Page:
ISU Extension News

Extension Communications
3614 Administrative Services Building
Ames, Iowa 50011-3614
(515) 294-9915

1/9/03

FOR IMMEDIATE RELEASE

Contacts:
Linda Naeve, Reiman Gardens, (515) 294-2710, lnaeve@iastate.edu
Jean McGuire, Continuing Education and Communication Services, (515) 294-7033, jmcguire@iastate.edu

Copperleaf Plant Attracts Attention Indoors and Outdoors

By Linda Naeve
Extension Coordinator
Reiman Gardens

Several children's groups come to Reiman Gardens for tours. Last fall, while leading a class of fifth graders around the gardens, I asked if there were any questions. A boy quickly raised his hand and asked the name of a plant growing in a large container near the entrance. He wasn't the first person to ask about the large, colorful plant, however, it did surprise me that it appeals to young gardeners as well as old. That plant is this week's Reiman's Pick – copperleaf, Acalypha wilkesiana macafeana.

Copperleaf, sometimes referred to as beefsteak plant, attracts attention with its unusual, colorful variegated leaves. The large leaves are mottled in red, copper and pink. The color varies from leaf to leaf and appear as if someone randomly colored the areas between the veins. It resembles some large-leafed coleus cultivars, however, the leaves are not uniformly variegated like coleus leaves. Although it is grown for its foliage, it does produce long, slender spikes of greenish-pink flowers.

Copperleaf is a member of the Euphorbiaceae family. In other words, it is a relative of the popular poinsettia. Other common plants in this family include the spurges, donkey tail, crown-of-thorns and castor bean plant. Like many relatives, however, it doesn't look anything like its cousins.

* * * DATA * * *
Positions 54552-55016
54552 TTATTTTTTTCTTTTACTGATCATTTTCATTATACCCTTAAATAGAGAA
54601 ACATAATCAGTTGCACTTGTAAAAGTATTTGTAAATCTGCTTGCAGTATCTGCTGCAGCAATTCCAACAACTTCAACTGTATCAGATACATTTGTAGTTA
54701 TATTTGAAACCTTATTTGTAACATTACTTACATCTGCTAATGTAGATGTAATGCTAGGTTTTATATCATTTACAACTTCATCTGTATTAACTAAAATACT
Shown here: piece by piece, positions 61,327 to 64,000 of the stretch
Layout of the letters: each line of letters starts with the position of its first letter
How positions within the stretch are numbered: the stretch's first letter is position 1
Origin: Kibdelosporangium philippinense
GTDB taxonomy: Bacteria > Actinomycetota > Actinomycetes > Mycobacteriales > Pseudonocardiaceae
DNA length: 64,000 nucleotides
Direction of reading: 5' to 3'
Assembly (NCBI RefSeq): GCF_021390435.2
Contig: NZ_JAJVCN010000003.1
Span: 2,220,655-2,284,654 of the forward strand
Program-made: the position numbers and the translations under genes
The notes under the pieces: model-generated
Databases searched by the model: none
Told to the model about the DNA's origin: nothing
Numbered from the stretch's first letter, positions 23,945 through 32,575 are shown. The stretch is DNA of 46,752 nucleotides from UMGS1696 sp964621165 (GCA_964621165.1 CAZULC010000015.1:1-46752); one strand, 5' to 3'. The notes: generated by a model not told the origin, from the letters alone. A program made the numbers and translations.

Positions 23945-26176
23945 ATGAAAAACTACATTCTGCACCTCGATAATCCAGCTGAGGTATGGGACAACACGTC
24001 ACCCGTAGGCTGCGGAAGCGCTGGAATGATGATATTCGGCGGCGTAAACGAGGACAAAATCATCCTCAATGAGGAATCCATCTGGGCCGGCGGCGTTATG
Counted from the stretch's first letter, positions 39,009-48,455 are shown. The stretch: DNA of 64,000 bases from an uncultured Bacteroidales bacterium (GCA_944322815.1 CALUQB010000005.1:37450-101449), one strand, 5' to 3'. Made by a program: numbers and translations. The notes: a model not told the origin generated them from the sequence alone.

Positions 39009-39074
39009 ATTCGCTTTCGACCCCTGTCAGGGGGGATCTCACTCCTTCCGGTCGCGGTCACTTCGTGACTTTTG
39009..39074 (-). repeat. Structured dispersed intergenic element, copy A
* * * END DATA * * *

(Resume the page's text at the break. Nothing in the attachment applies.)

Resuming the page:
Copperleaf is native to Fiji and neighboring South Pacific islands. In its native habitat it is an evergreen shrub that may grow 10 to 15 feet tall. In Iowa it is grown as an annual or indoor plant. It is best grown as a container plant so it can easily be moved indoors in the fall before it freezes. When brought indoors, it should be placed where it gets as much direct sunlight as possible.

Use a quality potting soil when planting copperleaf in containers. The soil should be light, porous and provide good drainage. Copperleaf will grow quite rapidly outdoors, so it may outgrow its container in a single season and require repotting. It is best to repot it in the spring when it is taken outdoors for the summer. Plant it into a slightly larger pot containing fresh potting soil.

After the last spring freeze, gradually acclimate copperleaf to the bright sunny outdoors. Place it in a shady location at first, then after a week or so move it where it will get full sun to partial shade.

Keep the soil consistently moist, but not soggy. If the soil dries out, the plant will react by quickly dropping its leaves. Fortunately, if it isn't too drought-stressed, it will produce new leaves.

Copperleaf looks best as a full, bushy plant. To achieve this, remove or pinch an inch or so of growth from the ends of the shoots. This promotes branching for a bush-like appearance. To rejuvenate old and straggly plants, cut them back in the spring to a height of 8 to 12 inches.

Like coleus, copperleaf can easily be propagated from stem cuttings. The Reiman Gardens horticulturists take cuttings in the spring from the new growth on stock plants. They take 4- to 6-inch long cuttings, remove the lowest leaves and insert them in moist perlite for quick rooting.

You can see copperleaf and one of its many relatives, the chenille plant (Acalypha hispida) with its long pendulous pink flowers, in the Christina Reiman Butterfly Wing at Reiman Gardens. The large copperleaf plants add a beautiful accent among the nectar flowers and the bright, colorful butterflies.

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Editors: A color photo, suitable for publication, is available at right. Click on the thumbnail photo to go to the fullsized photo. The fullsize photo is 320K.

Caption: Copperleaf plant (Acalypha wilkesiana macafeana).

 


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